In the recent years, there has been an immense increase in air traffic, especially at airports. Apart from several aircrafts, flocks of birds are often seen loitering around the runways and also obstructing mid-air flights. This has become a repetitive issue. Earlier methods used to solve this problem included inflatable scarecrows, dogs, gas cannons, shotguns, trained falcons and remotely controlled drones, all of which didn’t have much of an impact on the problem.

Birds causing a nuisance to commercial airliners.

Researchers at Caltech have finally found a solution to this problem. They have developed an algorithm that can pilot an unmanned, off-the-shelf drone to herd flocks of birds away from the airspace surrounding airports. They were inspired by the incident which took place in 2009 with the US Airways Flight 1549. The Airways flight struck a flock of geese soon after its take-off and was safely navigated into a landing on the Hudson River by pilot Chesley “Sully” Sullenberger. The incident was an insight into the dangers birds posed to aircraft and the resolution was to prevent any such mishaps in the future by the use of smarter and more effective means.

US Airways Flight 1549 after the 2009 bird collision.

The algorithm, developed by researchers at Caltech, draws on computer models of the behavior of birds inside flocks, such as collision avoidance and velocity matching. It can allow a single drone to fly alongside flocks of birds to adjust their paths away from air traffic.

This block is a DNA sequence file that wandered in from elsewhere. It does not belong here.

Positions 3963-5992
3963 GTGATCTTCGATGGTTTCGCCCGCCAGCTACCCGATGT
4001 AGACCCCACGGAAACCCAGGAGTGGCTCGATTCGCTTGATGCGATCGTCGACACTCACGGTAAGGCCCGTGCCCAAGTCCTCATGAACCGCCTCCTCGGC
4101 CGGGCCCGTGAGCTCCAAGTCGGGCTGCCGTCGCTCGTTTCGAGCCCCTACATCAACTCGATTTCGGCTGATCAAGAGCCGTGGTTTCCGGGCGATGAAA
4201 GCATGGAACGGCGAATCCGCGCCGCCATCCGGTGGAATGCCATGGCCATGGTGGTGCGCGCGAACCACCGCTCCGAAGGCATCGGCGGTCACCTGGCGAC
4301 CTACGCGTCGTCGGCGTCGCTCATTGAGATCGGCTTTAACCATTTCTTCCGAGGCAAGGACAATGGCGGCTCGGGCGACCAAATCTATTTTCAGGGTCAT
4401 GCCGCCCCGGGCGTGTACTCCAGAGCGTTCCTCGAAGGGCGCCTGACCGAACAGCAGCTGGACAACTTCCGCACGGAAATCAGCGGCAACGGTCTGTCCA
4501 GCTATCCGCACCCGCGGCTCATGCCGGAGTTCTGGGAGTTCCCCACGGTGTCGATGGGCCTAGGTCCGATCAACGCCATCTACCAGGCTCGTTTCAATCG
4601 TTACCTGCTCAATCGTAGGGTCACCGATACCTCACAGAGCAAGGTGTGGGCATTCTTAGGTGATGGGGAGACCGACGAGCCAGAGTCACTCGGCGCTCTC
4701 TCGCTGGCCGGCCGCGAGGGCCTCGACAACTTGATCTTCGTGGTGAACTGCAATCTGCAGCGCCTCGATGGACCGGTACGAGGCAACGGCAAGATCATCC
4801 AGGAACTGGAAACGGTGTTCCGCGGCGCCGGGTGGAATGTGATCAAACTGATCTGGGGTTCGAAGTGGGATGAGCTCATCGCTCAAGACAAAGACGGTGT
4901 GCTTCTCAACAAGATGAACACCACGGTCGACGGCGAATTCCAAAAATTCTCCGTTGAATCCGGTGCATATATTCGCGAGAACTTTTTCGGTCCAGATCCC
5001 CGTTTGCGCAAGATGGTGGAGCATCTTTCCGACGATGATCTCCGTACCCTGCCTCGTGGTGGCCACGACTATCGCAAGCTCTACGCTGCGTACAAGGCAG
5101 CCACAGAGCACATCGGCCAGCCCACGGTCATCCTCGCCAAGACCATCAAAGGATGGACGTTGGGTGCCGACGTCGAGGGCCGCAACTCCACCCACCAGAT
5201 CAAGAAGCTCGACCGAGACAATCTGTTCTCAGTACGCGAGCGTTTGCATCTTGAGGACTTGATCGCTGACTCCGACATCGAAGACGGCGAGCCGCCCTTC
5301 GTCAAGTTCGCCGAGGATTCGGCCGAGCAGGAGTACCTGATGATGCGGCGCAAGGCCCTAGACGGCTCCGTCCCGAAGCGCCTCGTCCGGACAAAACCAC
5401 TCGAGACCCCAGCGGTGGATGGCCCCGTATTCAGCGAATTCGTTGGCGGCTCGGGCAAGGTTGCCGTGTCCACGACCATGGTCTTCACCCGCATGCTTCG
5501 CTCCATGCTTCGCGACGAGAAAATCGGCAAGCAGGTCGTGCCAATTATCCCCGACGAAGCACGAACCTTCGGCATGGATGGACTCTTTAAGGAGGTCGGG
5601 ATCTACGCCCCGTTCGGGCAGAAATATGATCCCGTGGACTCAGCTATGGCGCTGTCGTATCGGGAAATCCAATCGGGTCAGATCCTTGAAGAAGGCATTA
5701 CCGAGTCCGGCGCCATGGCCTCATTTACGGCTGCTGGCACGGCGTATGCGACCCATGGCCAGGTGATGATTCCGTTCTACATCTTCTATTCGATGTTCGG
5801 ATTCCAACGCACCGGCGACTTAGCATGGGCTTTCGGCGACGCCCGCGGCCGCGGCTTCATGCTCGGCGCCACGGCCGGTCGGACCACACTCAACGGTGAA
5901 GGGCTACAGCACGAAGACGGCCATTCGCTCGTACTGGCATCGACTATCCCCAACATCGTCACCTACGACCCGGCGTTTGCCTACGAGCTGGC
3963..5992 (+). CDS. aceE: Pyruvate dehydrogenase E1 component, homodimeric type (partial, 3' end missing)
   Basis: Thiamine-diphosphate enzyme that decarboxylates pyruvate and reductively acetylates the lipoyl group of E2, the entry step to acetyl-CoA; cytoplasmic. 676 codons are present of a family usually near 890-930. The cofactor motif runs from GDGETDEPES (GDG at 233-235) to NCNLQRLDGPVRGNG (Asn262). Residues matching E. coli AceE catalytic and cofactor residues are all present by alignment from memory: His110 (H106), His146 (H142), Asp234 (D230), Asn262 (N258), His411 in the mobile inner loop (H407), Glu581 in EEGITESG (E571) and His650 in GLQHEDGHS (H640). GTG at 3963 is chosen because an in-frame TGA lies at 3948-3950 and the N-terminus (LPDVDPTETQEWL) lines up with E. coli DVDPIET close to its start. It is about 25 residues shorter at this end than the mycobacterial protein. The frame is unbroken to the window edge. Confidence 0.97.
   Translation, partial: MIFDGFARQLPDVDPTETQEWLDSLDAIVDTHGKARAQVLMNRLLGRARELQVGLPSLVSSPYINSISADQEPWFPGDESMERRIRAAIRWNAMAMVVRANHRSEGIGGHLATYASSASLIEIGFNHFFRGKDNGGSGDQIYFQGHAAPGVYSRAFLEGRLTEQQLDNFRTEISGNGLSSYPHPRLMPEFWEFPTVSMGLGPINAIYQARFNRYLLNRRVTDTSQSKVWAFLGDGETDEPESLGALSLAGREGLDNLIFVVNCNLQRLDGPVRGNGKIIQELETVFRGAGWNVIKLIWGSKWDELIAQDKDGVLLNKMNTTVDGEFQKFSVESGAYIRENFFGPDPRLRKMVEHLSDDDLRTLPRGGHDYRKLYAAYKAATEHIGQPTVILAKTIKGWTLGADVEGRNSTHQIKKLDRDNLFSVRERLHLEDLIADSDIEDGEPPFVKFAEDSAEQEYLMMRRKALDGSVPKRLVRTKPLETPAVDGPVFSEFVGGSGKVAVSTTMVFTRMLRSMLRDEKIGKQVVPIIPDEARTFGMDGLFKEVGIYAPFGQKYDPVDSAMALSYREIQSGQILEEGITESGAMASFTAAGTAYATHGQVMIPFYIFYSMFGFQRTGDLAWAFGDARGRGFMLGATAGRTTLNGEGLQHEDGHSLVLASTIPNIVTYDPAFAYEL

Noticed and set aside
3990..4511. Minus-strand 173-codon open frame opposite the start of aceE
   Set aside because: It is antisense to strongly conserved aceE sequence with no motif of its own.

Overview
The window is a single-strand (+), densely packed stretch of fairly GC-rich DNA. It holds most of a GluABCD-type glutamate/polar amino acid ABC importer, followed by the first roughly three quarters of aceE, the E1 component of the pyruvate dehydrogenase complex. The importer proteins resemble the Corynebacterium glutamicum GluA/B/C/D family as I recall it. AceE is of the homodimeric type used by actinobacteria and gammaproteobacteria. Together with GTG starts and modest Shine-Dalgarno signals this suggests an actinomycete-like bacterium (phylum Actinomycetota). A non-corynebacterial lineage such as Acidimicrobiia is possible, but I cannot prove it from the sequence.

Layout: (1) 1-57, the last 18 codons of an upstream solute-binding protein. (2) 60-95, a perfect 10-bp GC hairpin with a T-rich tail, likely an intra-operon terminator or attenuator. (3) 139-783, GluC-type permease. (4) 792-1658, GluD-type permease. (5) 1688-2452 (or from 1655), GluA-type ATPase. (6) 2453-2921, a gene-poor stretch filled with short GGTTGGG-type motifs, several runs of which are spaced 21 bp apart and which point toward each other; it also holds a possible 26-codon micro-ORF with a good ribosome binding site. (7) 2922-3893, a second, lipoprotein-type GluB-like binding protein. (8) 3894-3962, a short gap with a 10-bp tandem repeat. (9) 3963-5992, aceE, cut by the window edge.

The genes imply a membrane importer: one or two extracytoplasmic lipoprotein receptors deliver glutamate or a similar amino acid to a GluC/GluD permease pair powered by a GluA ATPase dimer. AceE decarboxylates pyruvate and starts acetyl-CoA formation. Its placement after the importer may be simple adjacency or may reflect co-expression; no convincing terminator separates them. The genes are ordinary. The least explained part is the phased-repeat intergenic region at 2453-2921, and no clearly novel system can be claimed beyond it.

“When herding birds away from an airspace, you have to be very careful in how you position your drone,” said Soon-Jo Chung, an associate professor at Caltech who led the robotic-herding research. “If it’s too far away, it won’t move the flock. And if it gets too close, you risk scattering the flock and making it completely uncontrollable. That’s difficult to do with a piloted drone.”

This autonomous drone has an intelligent algorithm which flies at the perfect distance from the flock of birds, thus not scaring and scattering them away uncontrollably. Chung’s team tested the algorithm in a remote area of Korea on a flock of egrets and a flock of loons. It was found out that if the drone approached the flock gradually and flew alongside the birds for a certain distance, it managed to herd the birds towards a different direction.

Watch how the algorithm developed by Chung’s team herds the birds away:

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